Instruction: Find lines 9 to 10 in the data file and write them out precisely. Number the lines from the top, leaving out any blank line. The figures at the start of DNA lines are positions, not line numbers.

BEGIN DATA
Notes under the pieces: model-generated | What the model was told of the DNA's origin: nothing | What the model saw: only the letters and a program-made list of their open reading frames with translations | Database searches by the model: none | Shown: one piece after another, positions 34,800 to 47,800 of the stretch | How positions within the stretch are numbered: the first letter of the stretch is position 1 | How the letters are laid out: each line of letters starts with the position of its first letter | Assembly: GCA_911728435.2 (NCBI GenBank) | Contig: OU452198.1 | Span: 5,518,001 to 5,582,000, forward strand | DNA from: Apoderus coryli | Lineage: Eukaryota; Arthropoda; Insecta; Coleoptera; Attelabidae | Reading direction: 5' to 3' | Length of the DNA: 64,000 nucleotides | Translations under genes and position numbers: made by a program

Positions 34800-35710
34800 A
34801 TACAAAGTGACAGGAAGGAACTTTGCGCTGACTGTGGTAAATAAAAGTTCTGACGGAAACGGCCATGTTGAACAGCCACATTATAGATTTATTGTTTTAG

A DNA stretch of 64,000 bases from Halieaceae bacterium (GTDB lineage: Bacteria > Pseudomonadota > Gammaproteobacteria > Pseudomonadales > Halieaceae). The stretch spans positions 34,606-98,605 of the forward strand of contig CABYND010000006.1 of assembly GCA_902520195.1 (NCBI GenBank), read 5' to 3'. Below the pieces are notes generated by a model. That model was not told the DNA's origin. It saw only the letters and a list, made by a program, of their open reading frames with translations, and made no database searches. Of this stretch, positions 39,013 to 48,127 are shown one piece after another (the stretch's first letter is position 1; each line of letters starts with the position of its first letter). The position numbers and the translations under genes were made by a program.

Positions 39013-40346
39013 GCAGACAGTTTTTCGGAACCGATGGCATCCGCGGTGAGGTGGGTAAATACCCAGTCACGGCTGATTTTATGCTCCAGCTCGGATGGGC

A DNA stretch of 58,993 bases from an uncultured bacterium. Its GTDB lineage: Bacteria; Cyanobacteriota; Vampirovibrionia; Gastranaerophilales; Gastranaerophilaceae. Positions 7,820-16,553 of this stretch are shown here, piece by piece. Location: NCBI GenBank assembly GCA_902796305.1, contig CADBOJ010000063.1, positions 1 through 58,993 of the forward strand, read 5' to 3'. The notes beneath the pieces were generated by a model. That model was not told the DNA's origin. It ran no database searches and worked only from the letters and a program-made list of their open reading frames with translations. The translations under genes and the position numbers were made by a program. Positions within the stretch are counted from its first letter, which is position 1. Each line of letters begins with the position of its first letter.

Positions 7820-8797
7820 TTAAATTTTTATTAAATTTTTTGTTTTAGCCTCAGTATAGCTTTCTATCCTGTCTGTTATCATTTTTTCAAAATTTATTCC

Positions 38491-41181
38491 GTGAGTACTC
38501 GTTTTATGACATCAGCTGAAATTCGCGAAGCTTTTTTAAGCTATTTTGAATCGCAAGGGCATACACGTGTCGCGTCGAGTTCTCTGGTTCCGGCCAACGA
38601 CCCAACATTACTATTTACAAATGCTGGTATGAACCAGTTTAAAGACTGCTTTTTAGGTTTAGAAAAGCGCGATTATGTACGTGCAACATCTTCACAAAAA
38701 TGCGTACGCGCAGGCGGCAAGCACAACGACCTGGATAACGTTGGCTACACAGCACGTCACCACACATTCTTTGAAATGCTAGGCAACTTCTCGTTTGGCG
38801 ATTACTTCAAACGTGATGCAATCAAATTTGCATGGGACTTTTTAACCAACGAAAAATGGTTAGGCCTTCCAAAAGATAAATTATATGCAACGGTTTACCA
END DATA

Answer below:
Positions 7820-8797
7820 TTAAATTTTTATTAAATTTTTTGTTTTAGCCTCAGTATAGCTTTCTATCCTGTCTGTTATCATTTTTTCAAAATTTATTCC